How to Make Your Own Phenology Wheel for Your Nature Journal, Bullet Journal or Art Journal
I’m always looking for easy but effective ways to get myself and my children out in nature, recording what we are experiencing together. So when I saw these posts from Lynn Seddon at Raising Little Shoots I was pretty excited to start a phenology wheel in 2019!
The word Phenology according to the Merriam Webster dictionary means the study of cyclic and seasonal natural phenomena, especially in relation to climate and plant and animal life. You can use a phenology wheel to keep track of anything really. I did a quick search and found lots of moon phase phenology wheels as well as just focusing on a piece of nature, like a single tree.
For my example below, I chose to just focus on some of my favorite things for each month along with important events down at the middle section. Lynn offers a wonderful and inexpensive ebook that goes through the basics. It’s pretty obvious, just by looking at pictures, how it works (as you’ll see in the video for you below). But her book gives you lists of different holidays, events in nature, and nature-inspired booklists/poetry to read and share together for each month.
I highly recommend this book as well as her other book, Exploring Nature with Children (which is a year-long full curriculum and is seriously so great).
Partners in Place LLC also has a beautiful page full of examples of different Phenology Wheels to inspire you as well. Here’s a link to that page.
One more thing,
Before we get started, I’d like to invite you to our newest resource: Nature’s Art Club. It’s a club designed to get you and your family into art and nature through monthly watercolor projects, coloring pages, original poetry, and more. You can check it out here. or just click on the photo below.
OK, now it’s time to show you how I made my own Phenology Wheel. I hope it will inspire you to make one for yourself. You can put this in your nature journal, bullet journal, art journal…wherever. It’s so simple and turns into such a fun piece of art.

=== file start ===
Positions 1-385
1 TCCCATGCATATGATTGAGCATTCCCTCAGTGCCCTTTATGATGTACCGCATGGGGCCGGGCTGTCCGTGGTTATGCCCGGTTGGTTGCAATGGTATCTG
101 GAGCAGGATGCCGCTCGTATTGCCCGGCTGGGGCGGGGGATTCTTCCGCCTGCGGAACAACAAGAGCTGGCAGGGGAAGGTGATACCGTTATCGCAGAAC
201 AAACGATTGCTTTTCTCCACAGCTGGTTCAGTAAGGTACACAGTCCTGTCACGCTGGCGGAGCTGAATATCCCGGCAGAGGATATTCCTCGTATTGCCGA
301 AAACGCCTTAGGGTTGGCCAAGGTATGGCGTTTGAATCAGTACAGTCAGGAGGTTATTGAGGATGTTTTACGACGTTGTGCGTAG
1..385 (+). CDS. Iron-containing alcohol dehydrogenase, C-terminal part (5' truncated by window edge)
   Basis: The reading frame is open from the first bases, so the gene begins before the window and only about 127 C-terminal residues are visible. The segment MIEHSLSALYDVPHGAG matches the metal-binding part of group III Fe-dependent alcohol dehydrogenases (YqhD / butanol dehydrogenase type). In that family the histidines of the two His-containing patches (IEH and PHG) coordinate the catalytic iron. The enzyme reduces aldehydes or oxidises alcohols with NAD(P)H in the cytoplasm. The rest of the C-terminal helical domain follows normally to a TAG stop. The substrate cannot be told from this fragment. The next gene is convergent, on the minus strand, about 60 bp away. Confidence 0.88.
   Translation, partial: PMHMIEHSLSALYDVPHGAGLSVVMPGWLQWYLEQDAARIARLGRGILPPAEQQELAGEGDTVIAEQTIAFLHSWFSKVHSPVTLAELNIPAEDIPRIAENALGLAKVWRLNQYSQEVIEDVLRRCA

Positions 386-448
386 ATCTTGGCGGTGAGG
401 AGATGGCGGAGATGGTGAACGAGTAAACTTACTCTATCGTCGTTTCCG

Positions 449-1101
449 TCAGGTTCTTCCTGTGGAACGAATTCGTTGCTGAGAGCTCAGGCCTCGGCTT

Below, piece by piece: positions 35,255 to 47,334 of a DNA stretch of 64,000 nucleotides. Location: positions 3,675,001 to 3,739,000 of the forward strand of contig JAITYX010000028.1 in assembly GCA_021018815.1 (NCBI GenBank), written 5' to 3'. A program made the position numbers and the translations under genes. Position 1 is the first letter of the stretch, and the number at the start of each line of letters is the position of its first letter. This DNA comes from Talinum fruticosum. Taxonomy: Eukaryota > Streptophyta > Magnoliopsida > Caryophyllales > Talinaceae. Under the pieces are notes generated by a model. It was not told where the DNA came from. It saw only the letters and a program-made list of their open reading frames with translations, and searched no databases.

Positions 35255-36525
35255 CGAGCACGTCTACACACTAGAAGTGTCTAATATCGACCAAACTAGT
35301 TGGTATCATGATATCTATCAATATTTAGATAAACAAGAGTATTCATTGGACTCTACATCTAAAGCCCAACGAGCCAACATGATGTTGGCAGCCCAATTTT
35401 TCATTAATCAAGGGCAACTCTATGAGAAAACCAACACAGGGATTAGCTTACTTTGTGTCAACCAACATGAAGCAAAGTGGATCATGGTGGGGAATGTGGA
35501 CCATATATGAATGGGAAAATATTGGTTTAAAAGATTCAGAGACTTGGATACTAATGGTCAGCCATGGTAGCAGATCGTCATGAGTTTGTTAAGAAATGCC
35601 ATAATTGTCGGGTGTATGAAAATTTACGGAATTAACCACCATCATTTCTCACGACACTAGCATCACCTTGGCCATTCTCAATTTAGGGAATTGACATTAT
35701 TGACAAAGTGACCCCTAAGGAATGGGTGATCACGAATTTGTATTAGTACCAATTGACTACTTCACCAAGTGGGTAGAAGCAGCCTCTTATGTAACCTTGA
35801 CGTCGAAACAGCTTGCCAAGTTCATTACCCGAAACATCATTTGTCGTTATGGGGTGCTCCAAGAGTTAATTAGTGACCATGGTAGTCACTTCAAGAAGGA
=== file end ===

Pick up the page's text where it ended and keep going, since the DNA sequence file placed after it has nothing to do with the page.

- Winsor Newton 12 pan watercolor set (or whatever you have on hand) Colored pencils work great too.
- Paintbrush. Look for a round brush size 0-6. This set has some great options and I always use this handy set both in nature journaling and in the studio)
- Your Art Journal, Nature Journal or Bullet Journal OR
- 140lb Watercolor Paper (this is my favorite for these kinds of projects).
- Printable Phenology Wheel Pattern (found in the Resource Library)
- Window, iPad or Lightboard (see below)
- Pencil (I prefer to use a blue pencil but any pencil will do)
- Black Pen (I used this one )
For this project, I used all of my colors in the 12 half pan palette. Don’t worry if you don’t have Winsor & Newton brand of paints (although if you are in the market for inexpensive but high-quality paints I wholeheartedly recommend this set), most watercolor paints have the same name across brands so just look for the names in whatever you have. If you are using a pan that doesn’t have names, just try to get close to these colors as you paint or be creative and do your own! Just keep your color palette limited and it will turn out great!
1. Print Out Your Template
If you are already a member of the Lily and Thistle tribe, you can access the pattern in the Resource Library with your password (found in every email I send to you) HERE. If you aren’t a member of our creative community, you can sign up and grab your password HERE or fill out the form below.
FREE WATERCOLOR PATTERNS AND PROJECTS!
Subscribe (FREE) and I'll send you a password giving you instant access to all of our Lily and Thistle resources: Courses, templates, patterns, how-to's and more! You will also get my weekly newsletter full of great resources for your art!
2. Trace Your Template
There are so many ways to trace your pattern. You can use graphite paper, a window, an iPad or you can even purchase an inexpensive light board. I did a post all about tracing HERE.
3. Record Your First Month!
I recorded my process below. I hope this very amateur video is helpful for you. Please let me know if you have any suggestions. I’m posting to YouTube so if you’d like to be notified of new videos, you can subscribe!
4. Keep it up all Year
I hope this will be a fun little project for you and your kids to do together throughout the year. It’s one of those simple projects that just take a few minutes of time but will create lasting memories for years to come. Please let me know if you have any questions. I am so happy to help.
Happy New Year!